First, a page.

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I'm evaluating AngularJS and so far I'm very enthusiastic about it. But there's something missing on the validation front: the available options, such as the built-in mechanisms and the AngularUI initiative, implement validators through directives and, as such, every validation should be declared in the view:

<form ng-controller="SomeController">
    <!-- Notice the 'required' attribute directive below: -->
    <input type="text" ng-model="user.name" name="uName" required />

In this example, the view is defining that user.name is required. It's like saying the view defines the proper shape of the model. Isn't it a little backwards? Shouldn't the view reflect the states, including error states when it's the case?

Am I mistaken? I'm wondering if it's possible to apply any validators in the controller, signaling the model's data as valid/invalid, and updating the view accordingly (painting form controls with red, showing error messages, clearing previous errors and so on). I'm assuming AngularJS is powerful enough for this, but in the docs and samples so far I just haven't seen anything like I've described above. Thanks!

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required is an HTML5 attribute. html5doctor.com/html5-forms-introduction-and-new-attributes Also you can set input type attributes to things like email,tel,date,url,number and they'll validate accordingly. –  m.e.conroy Oct 11 '13 at 13:48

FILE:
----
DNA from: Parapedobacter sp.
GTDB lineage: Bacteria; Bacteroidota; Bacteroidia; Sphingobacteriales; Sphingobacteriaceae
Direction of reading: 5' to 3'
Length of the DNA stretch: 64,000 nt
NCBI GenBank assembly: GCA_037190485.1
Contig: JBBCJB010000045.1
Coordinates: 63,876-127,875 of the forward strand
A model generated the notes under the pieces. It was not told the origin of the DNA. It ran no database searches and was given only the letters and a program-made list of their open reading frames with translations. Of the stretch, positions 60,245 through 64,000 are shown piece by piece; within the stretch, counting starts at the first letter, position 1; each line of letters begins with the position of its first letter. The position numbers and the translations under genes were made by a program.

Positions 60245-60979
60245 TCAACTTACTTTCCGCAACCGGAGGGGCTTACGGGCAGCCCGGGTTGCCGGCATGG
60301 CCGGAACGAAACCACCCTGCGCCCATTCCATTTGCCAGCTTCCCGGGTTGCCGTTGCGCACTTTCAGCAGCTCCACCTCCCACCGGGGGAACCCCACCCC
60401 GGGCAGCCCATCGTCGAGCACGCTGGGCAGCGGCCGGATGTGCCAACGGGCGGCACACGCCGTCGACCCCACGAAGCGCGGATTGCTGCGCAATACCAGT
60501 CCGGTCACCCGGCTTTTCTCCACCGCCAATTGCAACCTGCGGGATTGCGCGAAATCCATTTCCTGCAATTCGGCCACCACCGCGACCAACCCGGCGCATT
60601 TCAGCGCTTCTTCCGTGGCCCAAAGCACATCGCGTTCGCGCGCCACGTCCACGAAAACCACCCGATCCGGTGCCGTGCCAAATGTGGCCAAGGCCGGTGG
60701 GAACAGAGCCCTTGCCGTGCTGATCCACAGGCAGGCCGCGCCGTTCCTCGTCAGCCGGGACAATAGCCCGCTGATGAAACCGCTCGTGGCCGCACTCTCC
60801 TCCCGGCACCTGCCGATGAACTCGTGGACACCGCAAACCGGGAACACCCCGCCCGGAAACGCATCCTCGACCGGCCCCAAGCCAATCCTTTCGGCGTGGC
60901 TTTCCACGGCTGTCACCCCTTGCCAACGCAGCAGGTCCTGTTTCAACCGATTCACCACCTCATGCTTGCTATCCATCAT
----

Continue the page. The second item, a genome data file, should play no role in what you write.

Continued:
Also I've never used the AngularUI Validate, I've just used the straight up AngularJS validation with HTML5 and its worked perfectly fine. The AngularUI Validate is for adding custom expression validation to a field. –  m.e.conroy Oct 11 '13 at 13:51

1 Answer 1

I guess its all about perspective. The way I see it is, you are defining a view which contains a form and that form contains an input of type text. It is this text input that you are marking as required. If you note, angular does not care if the text is user.name or user.age or whatever else. Its just associating that text input with required. So its just validating that text input and the model associated with that model is the final result ( the place where the value goes in if the validation passes! ).

Have a look at


for custom form validations, if you want to to be doing validations that are not the default ones.

Since you already know the view that is getting produced in advance ( lets call it at compile time! ) , you can associate all validators in the view and hence wouldnt have to do it in the controller (which perhaps is for run-time validation! ).

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